Without more specific information, it's hard to provide an answer without writing an essay.

Even if he actually received the $830,000, then what was the IRS rationale for asserting that he owes $330,000 in federal income tax? If he set the deal up properly, the receipt of the funds would simply have been capital contributed to a new business enterprise. The key phrase is "if he set the deal up properly". For example, did the contributors (and I'll just use the word "contributors" due to lack of a more specific term here) actually receive a legally enforceable property right of some sort in return for contributing the cash -- such as shares of stock or other ownership in the enterprise, or some sort of legal right to be repaid (i.e., did the enterprise have a clear legal obligation to pay the contributors back)? Obviously, those who had actually ordered these kits would presumably have a valid contractual right of some sort. But what about those people (if any) who just intended to be "investors"?

The Internal Revenue Service might have concluded (possibly incorrectly) that he just didn't have a clearly defined, legally enforceable obligation to provide something to his contributors -- so that the receipt of the funds by him was deemed to be income to him. Again, this is all conjecture, in the absence of very specific information about what the IRS position was and what the details of the deal were.

Off topic: Depending on how carefully the deal was or was not structured, he could also have a federal or state securities law problem. Under securities laws, lots of deals that you might not think are covered by the laws are indeed covered by the laws, and often it's up to the person pushing the deal to prove that his deal is somehow exempt.
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Re: Crowdsourcing and Taxes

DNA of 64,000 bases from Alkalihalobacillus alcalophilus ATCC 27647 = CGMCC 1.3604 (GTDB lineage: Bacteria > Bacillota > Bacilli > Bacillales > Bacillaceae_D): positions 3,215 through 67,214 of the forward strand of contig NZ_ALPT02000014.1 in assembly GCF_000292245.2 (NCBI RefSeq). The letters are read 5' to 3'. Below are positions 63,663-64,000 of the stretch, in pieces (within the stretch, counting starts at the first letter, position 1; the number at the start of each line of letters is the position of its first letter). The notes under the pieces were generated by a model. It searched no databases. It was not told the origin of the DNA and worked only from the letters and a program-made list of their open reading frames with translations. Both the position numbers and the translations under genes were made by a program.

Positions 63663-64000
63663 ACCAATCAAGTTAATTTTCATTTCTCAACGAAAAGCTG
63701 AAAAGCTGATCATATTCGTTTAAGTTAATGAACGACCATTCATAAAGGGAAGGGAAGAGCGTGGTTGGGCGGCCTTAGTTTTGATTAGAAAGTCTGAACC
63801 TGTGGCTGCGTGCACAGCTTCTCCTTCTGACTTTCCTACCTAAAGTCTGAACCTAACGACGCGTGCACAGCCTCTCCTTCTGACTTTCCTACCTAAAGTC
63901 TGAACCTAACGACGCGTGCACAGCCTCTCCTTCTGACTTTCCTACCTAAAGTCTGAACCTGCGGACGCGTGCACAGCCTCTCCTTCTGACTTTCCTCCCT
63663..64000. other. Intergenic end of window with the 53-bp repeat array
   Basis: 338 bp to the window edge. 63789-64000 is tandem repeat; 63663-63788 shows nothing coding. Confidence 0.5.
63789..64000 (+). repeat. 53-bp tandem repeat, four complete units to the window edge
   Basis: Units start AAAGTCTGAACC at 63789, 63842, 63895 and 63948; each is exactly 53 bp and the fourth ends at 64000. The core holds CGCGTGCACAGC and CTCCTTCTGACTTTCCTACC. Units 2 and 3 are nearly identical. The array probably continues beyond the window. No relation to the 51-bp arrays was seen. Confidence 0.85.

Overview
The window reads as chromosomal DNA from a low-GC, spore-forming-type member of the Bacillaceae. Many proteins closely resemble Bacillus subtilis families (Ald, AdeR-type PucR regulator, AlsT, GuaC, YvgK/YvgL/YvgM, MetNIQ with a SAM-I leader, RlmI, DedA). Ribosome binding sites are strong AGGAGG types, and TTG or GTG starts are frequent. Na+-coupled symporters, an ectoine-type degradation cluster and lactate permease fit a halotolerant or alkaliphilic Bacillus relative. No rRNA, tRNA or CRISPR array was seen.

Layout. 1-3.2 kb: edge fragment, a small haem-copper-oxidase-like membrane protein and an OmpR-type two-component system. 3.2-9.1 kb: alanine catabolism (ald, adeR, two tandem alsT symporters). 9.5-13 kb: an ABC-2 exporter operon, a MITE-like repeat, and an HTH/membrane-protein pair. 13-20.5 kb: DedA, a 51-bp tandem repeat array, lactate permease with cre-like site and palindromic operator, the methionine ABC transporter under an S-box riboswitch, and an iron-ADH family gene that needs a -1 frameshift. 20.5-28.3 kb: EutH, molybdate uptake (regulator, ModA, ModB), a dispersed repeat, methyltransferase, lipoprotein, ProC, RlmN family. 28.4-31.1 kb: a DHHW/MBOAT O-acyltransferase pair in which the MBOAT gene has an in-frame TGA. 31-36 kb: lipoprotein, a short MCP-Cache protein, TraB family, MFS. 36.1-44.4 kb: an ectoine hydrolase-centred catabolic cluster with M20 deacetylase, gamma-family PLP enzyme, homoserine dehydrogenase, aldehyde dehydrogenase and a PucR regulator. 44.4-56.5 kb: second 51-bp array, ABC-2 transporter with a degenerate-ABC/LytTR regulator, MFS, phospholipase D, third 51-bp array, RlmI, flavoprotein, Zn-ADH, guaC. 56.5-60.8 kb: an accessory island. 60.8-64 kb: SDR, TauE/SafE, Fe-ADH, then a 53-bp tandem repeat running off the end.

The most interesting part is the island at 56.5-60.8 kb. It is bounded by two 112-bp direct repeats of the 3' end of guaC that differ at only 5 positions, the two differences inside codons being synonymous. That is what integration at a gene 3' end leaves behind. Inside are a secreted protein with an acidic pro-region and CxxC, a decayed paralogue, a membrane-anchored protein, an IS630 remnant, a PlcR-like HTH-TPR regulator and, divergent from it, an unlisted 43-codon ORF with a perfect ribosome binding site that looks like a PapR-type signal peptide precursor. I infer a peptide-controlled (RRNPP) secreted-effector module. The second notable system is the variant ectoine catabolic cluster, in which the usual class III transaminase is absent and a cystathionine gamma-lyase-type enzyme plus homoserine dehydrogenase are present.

Postby The Observer » Fri Aug 31, 2012 3:40 pm

Famspear wrote: For example, did the contributors (and I'll just use the word "contributors" due to lack of a more specific term here) actually receive a legally enforceable property right of some sort in return for contributing the cash -- such as shares of stock or other ownership in the enterprise, or some sort of legal right to be repaid (i.e., did the enterprise have a clear legal obligation to pay the contributors back)? Obviously, those who had actually ordered these kits would presumably have a valid contractual right of some sort. But what about those people (if any) who just intended to be "investors"?


And this may be where the problem is, in terms of whether the IRS understood correctly that the manufacturer in essence only received a capital contribution or if the manufacturer didn't follow the correct steps in setting up this plan. Typically, the only legal or contractual item to come out of these crowdsourcing projects is the actual product itself. If you skim through the various projects, however, there are lower levels of donations that basically only grant "bragging rights" or some small token of appreciaton for pledging a a dollar or two towards the project. And this is may be part of the problem, if the manufacturer hasn't clearly identified how much of the funding is going to result in product going back to the investors.
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Re: Crowdsourcing and Taxes

Postby Arthur Rubin » Fri Aug 31, 2012 3:56 pm

Burzmali wrote:
The Observer wrote:
Famspear wrote:Can you give a specific example?


I am not sure if you understand what Burzmali was talking about. A visit to Kickstarter.com will probably make the issue clearer to you.

In my case, a group of people calling themselves Team Ubi wants to develop, build and sell a product called Ubi. Instead of going through the hazardous route that most startup companies go through in trying to attract investment capital to produce a product with the risk that the product doesn't sell, Kickstarter allows Team Ubi to solict levels of donations towards the initial production of product. Different levels of donations provide rewards of varying value, usually including at the higher levels the actual product once it comes into existence. A goal is set in order for the project to be considered funded successfully; if the goal is not met then the project is cancelled and the donors do not have to surrender their money.

That's the jist of it, but I'll give the specific example that inspired this thread.
(the kickstarter project is at http://www.kickstarter.com/projects/pri ... 3d-printer)